Wednesday, January 02, 2013

Fiji's Coup Culture Rears its Head Again

Dominion Post Editorial Opinion


"Before the end of last week, Fiji was making good progress toward the elections coup leader Voreqe Bainimarama has promised for 2014. Draconian emergency regulations that suppressed free speech and political debate had been lifted and a draft constitution had been drawn up."

Military coup culture must be removed from Fiji politics


However, there are now fresh signs that the destructive coup culture that has held Fiji back for more than 20 years is alive and well.

The police seizure and later destruction of 600 copies of the draft constitution strongly suggests the military is unwilling to submit to rules that make clear soldiers belong in their barracks, not the seat of government.

The armed forces' submission to the constitution commission claimed the military was "the last bastion for law and order in Fiji", and demanded it be protected as it was in the constitution created by original coup leader Sitiveni Rabuka in 1990. That gave the military "overall responsibility" for the security, defence and wellbeing of Fijians.

The commission's draft takes a very different view. Although it agrees the military's role is to protect Fiji from external threats, the explanatory note emphasises it does not have any role as a "guardian of the constitution or conscience of the nation". Furthermore, it says the military should be under civilian control exercised through a democratically-elected parliament.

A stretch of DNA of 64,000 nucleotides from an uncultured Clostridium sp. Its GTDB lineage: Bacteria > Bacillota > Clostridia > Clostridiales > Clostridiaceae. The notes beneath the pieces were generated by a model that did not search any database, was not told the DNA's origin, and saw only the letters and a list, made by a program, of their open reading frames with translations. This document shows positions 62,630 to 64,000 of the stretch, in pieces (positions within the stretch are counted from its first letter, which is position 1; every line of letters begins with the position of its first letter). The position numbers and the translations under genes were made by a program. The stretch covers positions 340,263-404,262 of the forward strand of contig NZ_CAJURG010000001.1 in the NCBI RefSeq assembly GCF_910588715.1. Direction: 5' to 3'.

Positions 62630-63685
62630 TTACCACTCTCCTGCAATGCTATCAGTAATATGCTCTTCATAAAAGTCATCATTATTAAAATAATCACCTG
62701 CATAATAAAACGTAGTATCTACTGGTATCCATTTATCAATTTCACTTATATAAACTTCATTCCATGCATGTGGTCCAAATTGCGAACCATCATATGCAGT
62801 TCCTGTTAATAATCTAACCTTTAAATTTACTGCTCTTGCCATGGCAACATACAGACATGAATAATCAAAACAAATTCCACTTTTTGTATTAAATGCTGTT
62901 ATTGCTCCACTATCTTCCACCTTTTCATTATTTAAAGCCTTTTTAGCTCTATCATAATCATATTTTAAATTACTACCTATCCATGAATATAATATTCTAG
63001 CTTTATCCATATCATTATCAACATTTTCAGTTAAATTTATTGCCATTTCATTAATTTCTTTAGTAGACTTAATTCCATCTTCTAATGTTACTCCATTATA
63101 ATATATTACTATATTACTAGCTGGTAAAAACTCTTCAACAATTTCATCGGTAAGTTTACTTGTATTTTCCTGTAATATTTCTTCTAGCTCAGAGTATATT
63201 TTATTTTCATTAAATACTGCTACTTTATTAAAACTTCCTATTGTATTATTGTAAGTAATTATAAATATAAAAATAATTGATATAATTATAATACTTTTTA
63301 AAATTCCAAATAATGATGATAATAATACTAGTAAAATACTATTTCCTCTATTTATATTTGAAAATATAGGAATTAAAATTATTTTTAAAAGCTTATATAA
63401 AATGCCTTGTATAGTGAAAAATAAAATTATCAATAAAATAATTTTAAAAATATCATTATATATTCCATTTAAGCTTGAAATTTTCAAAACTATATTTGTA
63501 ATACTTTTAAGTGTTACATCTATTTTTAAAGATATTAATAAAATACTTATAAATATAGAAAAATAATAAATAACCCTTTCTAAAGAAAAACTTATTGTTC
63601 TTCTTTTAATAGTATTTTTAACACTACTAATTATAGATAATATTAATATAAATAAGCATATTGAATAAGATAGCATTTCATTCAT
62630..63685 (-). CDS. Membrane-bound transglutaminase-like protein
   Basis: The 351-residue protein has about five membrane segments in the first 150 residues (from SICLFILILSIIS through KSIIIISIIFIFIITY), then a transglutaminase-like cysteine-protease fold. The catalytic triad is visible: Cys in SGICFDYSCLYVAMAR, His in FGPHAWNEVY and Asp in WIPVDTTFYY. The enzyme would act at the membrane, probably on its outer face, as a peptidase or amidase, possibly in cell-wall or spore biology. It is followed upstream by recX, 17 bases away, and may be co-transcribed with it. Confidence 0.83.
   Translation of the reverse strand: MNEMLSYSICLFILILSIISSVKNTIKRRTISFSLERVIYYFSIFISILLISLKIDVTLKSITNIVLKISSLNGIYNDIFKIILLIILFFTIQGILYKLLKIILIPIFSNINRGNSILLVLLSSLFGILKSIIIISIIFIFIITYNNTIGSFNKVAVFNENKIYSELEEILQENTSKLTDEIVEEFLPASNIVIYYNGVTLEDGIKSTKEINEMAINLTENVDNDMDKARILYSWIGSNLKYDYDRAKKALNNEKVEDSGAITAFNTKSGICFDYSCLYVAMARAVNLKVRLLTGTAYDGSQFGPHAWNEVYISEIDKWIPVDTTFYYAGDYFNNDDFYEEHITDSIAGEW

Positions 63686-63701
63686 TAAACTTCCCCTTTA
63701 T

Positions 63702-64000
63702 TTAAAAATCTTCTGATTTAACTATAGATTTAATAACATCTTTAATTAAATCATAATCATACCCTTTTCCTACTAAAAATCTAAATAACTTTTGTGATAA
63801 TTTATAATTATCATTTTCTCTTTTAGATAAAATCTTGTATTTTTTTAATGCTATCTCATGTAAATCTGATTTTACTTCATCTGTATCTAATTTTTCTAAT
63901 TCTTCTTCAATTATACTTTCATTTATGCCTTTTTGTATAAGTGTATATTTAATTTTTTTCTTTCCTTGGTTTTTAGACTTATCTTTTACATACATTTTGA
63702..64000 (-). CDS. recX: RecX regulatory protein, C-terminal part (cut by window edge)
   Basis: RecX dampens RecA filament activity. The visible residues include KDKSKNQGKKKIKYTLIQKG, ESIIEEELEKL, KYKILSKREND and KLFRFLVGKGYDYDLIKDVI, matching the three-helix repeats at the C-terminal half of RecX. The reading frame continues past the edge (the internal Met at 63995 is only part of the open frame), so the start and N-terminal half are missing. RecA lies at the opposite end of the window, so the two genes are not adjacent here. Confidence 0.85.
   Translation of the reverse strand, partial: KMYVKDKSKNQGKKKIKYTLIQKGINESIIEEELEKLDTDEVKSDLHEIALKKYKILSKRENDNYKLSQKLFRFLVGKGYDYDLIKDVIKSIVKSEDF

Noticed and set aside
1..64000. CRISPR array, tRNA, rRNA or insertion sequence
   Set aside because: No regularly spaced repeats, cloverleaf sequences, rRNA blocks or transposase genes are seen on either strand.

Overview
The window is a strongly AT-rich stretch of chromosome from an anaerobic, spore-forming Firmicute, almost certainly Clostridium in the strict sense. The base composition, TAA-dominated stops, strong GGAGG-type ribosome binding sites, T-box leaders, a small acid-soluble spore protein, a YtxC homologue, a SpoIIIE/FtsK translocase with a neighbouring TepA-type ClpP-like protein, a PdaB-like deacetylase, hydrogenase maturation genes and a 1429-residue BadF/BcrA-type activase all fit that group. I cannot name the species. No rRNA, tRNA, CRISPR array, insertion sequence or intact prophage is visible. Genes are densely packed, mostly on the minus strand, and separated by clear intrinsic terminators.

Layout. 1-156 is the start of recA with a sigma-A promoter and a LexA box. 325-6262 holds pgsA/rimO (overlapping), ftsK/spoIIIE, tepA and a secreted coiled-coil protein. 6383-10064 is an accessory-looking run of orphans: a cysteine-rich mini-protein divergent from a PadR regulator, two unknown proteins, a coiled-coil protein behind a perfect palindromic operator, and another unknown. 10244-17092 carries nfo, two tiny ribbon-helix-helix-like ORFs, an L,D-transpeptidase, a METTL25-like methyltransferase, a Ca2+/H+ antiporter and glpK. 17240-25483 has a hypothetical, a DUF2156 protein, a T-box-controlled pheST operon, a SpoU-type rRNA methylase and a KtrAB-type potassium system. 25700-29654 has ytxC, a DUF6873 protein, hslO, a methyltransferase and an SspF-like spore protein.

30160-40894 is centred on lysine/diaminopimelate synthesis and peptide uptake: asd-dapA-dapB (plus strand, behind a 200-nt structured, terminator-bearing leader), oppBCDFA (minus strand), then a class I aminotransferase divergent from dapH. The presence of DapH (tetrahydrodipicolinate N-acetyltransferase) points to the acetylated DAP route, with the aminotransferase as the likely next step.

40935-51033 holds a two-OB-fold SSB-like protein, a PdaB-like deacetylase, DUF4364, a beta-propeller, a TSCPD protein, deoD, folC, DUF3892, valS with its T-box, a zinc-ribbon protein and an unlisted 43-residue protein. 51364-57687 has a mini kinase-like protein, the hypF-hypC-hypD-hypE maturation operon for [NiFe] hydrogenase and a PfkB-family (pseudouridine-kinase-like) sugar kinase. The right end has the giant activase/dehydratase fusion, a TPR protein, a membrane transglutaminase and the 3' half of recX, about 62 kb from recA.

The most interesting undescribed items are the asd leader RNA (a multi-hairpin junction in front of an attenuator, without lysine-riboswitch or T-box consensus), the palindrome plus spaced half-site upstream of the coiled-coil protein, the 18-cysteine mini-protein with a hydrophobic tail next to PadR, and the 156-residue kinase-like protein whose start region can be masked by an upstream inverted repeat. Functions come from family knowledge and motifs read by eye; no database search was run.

In other words, the people of Fiji will tell the military what to do, not the other way around.

The draft also contained continued immunity for Mr Rabuka and Commodore Bainimarama, but only if they swear an oath to accept the sovereignty of the people. That would include submitting to "democracy and the rule of law", something neither has displayed much appetite for in the past.

It is difficult to escape the impression that the police seized the 600 copies of the draft and burnt them - obviously with the blessing, if not the complicity, of the military - because Commodore Bainimarama is not prepared to accept that the people of Fiji, not he and his armed cronies, are the masters of the nation's destiny.

If so, it would be a great pity. There was growing hope that Commodore Bainimarama, who had previously reneged on a promise to hold elections in 2009, was this time genuine about restoring democracy and returning the military to its rightful station.

So encouraging were developments that New Zealand, which contributed $500,000 toward the constitution commission's work, is preparing to dispatch a high commissioner to Suva for the first time since 2007.

Fiji Land Forces Commander Colonel Mosese Tikoitoga justified the seizure and destruction of the draft copies on the grounds the commission's head, Kenyan academic Yash Ghai, had made them illegally. Colonel Tikoitoga said the military decree that authorised the commission's work allowed it only to supply its draft to President Epeli Nailatikau, as it did last month.

Unfortunately, Fiji's history of coups gives ample cause to suspect the military's real motive was to prevent the Fijian people from discovering the status proposed for the armed forces.



Explanatory Report                                 Appendages to Draft Fiji Constitution



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